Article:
Lauren's garden 2014
Your garden July 2014

 

 

 

 

 

 

 

I probably would have told you what I was reading, and then you’d have shared what you were reading, and we would compare notes on Antiques Roadshow finds, and Home and Garden TV. I know we would agree that Fixer Upper was the best show, even though it’s set in Waco. Both of us always liked old houses, especially fixed up old houses, and Chip and Joanna have done some good work, even if it is in Texas. We definitely would have liked Chip and Joanna.

We would have liked Fixer Upper
We would have liked Fixer Upper

Of course, we would talk birds. First a feeder report from you. Is the red-breasted nuthatch still there? I saw a brown-headed nuthatch here in Florida! Nuthatches rule! Only you would cheer. What else is coming in–any red-wing blackbirds yet? One is sitting outside my window now. I would tell you about Caloosa Bird Club trips and how fantastic Wakodahatchee is and that we must go there next time you come to Florida.

And then I would ask about a dessert for eight, and you’d suggest champagne sherbert and I would put it in the little blue glass bowls I inherited when we owned the house next door to you in Syracuse. I would use the recipe you wrote out by hand.

in your handwriting
in your handwriting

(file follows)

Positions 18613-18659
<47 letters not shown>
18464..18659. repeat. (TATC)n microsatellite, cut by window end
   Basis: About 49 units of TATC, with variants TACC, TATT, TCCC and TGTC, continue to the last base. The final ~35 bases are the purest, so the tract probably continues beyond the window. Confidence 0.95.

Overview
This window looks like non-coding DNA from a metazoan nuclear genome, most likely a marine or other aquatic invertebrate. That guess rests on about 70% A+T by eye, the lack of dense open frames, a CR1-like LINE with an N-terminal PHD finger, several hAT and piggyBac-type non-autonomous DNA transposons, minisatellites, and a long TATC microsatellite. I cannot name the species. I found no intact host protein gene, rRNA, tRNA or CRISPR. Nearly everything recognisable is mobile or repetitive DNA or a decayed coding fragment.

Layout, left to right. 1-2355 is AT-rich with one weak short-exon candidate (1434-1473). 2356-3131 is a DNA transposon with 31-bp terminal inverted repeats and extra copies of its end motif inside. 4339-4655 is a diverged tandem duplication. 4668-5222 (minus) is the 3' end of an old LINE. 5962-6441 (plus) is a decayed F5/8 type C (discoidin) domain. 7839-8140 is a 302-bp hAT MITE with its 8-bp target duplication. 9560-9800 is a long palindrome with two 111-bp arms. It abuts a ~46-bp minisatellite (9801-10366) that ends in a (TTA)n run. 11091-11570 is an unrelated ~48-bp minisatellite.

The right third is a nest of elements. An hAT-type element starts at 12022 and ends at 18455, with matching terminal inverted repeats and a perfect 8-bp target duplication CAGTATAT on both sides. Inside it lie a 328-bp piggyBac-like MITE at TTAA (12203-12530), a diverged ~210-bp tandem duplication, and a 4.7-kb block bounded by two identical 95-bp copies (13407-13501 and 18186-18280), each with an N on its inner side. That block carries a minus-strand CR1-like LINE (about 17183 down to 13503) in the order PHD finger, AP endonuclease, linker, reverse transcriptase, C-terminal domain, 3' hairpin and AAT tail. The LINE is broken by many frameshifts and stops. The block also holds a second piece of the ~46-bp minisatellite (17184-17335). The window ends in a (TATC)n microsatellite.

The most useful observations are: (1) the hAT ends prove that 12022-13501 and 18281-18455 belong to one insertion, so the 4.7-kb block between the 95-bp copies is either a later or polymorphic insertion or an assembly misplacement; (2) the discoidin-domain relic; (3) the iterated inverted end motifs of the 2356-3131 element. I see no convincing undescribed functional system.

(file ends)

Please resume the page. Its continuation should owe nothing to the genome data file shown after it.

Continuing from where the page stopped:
Then I would just cry a bit, because you are gone and I miss you. And all the silly trivial things in life that we shared. And all the big stuff too. I know this letter  will never be finished. I will close it the way I always have–
More later,
Love,
elaine

Stone Barns

Stone Barns from garden
Stone Barns from garden

No trip to Westchester County N.Y. is complete without a trip to Stone Barns Center for Food and Agriculture.  And if two people you love work there, all the better.  Our beloved son is with the facilities crew and our daughter-in-law is a landscape apprentice.

Julie, landscape apprentice at Stone Barns and daughter-in-law
Julie, landscape apprentice at Stone Barns and daughter-in-law

Stone Barns is in Pocantico Hills, a hamlet surrounded by land owned by the Rockefellers, who originally owned 3400 acres in Westchester County.   Up a winding road, past State Park/Rockefeller property on both sides, you come up open fields and then–stone barns, built to look like barns in Normandy, France. They are made of local grey stone, solid and earthy, but the soaring silos and huge curved windows give the whole place a fairytale look, kind of like Cinderella’s castle at Disney. (Sorry, that castle was imprinted on me in childhood.) The barns were built as a dairy in the 1930s by John D. Rockefeller Jr.  (At Kykuit, the family homestead, see my previous post, http://wp.me/p3cJ8X-lG, he was called “Mr. Junior.”)

Jordan, driving the Kabota
Jordan, driving the Kabota